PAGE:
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People of the River

Lost worlds of early Australia

Grace Karskens



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Allen & Unwin
01 September 2020

Grace Karskens' landmark history of Australia's first successful settler farming area, which was on the Hawkesbury-Nepean River. Award-winning historian Karskens uncovers the everyday lives of ordinary people in the early colony, both Aboriginal and British.


'A masterpiece of historical writing that takes your breath away' - Tom Griffiths

'A majestic book' - John Maynard

'Shimmering prose' - Tiffany Shellam

Dyarubbin, the Hawkesbury-Nepean River, is where the two early Australias - ancient and modern - first collided. People of the River journeys into the lost worlds of the Aboriginal people and the settlers of Dyarubbin, both complex worlds with ancient roots.

The settlers who took land on the river from the mid-1790s were there because of an extraordinary experiment devised half a world away. Modern Australia was not founded as a gaol, as we usually suppose, but as a colony. Britain's felons, transported to the other side of the world, were meant to become settlers in the new colony. They made history on the river: it was the first successful white farming frontier, a community that nurtured the earliest expressions of patriotism, and it became the last bastion of eighteenth-century ways of life.

The Aboriginal people had occupied Dyarubbin for at least 50,000 years. Their history, culture and spirituality were inseparable from this river Country. Colonisation kicked off a slow and cumulative process of violence, theft of Aboriginal children and ongoing annexation of the river lands. Yet despite that sorry history, Dyarubbin's Aboriginal people managed to remain on their Country, and they still live on the river today.

The Hawkesbury-Nepean was the seedbed for settler expansion and invasion of Aboriginal lands to the north, south and west. It was the crucible of the colony, and the nation that followed.

By:   Grace Karskens
Imprint:   Allen & Unwin
Country of Publication:   Australia
Dimensions:   Height: 230mm,  Width: 170mm, 
Weight:   1.182kg
ISBN:   9781760292232
ISBN 10:   1760292230
Pages:   688
Publication Date:   01 September 2020
Audience:   General/trade ,  ELT Advanced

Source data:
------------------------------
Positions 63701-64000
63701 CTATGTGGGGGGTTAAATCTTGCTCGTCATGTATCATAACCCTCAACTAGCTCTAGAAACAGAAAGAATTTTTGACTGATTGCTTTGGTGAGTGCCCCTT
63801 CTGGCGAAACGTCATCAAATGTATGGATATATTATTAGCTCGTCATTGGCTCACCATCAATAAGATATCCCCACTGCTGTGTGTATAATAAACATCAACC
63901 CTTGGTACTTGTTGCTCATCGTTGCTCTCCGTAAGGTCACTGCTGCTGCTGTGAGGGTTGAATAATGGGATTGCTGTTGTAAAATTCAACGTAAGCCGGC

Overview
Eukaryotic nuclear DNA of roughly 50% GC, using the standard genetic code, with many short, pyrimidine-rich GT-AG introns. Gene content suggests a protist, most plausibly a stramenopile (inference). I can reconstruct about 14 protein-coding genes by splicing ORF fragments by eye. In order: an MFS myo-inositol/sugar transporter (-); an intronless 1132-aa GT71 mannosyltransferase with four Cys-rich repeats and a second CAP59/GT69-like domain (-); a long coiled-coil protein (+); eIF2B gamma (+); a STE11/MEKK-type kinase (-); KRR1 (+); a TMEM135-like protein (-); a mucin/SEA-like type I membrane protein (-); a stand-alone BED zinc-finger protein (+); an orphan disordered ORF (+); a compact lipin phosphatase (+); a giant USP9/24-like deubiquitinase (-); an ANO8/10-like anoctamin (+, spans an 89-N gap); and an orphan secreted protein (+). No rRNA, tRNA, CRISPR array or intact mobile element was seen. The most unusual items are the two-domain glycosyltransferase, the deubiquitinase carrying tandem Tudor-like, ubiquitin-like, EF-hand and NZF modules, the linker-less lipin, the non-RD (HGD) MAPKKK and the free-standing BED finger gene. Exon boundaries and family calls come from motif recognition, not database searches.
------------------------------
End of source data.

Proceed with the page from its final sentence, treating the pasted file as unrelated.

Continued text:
Format:   Paperback
Publisher's Status:   Active
Maps Introduction Part I Deep Country 1 Old land, first people 2 Dyarubbin Part II Frontiers 3 The great experiment 4 Contact and crossings 5 Conflict: given no peace Part III New Old Land 6 Forests and clearings 7 Farming in the bush 8 Floods and flood-mindedness 9 Commoners and strangers Part IV People of the River 10 Family fortunes 11 Family survival 12 The people's pleasures 13 Transforming cultures 14 Sacred landscapes 15 Sacred Country Epilogue Appendices Acknowledgements List of abbreviations used in the notes Notes Bibliography Index

Grace Karskens is author of The Colony, winner of the 2010 Prime Minister's Non-fiction Award, and of The Rocks, winner of the 1998 NSW Premier's History Award. She is Professor of History at the University of New South Wales and a Fellow of the Australian Academy of the Humanities.

Reviews for People of the River: Lost worlds of early Australia

'A masterpiece of historical writing that takes your breath away' - Tom Griffiths 'A majestic book' - John Maynard 'Shimmering prose' - Tiffany Shellam

  • Commended for Non-Fiction 2021 (Australia)
  • Long-listed for Best Non-fiction 2021 (United States)
  • Long-listed for Victorian Premier's Literary Awards 2021 (Australia)
  • Short-listed for Best Non-fiction 2021 (United States)
  • Short-listed for George Perkins Marsh Prize for Best Book in Environmental History 2021 (United States)
  • Short-listed for Indie Book Awards 2021 (Australia)

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